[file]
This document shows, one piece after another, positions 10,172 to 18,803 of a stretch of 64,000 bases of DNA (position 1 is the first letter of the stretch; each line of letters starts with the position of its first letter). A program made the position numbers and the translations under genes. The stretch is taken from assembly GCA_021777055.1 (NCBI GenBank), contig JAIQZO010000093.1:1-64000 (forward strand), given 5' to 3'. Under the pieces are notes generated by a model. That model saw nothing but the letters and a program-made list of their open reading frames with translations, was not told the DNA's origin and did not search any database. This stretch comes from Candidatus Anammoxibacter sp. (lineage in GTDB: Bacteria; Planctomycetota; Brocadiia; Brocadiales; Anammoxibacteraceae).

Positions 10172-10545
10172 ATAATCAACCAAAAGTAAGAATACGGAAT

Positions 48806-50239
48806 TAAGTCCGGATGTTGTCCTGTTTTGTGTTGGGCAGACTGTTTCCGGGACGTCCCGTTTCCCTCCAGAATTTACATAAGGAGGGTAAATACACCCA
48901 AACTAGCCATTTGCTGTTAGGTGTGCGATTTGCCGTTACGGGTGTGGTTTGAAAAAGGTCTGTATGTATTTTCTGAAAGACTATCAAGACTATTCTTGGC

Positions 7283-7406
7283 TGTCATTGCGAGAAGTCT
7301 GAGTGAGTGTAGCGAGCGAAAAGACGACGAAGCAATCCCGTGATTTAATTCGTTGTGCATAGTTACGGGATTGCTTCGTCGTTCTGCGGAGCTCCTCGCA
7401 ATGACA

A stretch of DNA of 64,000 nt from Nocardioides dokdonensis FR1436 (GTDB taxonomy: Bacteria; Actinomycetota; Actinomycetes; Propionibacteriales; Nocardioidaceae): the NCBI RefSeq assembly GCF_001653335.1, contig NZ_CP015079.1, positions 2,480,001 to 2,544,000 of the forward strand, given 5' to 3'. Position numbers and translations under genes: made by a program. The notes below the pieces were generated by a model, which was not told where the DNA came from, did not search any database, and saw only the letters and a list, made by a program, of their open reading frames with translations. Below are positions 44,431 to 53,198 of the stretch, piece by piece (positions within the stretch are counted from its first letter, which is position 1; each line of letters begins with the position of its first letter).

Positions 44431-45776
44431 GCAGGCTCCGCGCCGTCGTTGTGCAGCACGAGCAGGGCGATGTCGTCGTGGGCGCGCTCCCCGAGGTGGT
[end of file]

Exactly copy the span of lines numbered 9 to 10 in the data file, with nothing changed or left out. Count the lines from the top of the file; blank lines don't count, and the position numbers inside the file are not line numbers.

7301 GAGTGAGTGTAGCGAGCGAAAAGACGACGAAGCAATCCCGTGATTTAATTCGTTGTGCATAGTTACGGGATTGCTTCGTCGTTCTGCGGAGCTCCTCGCA
7401 ATGACA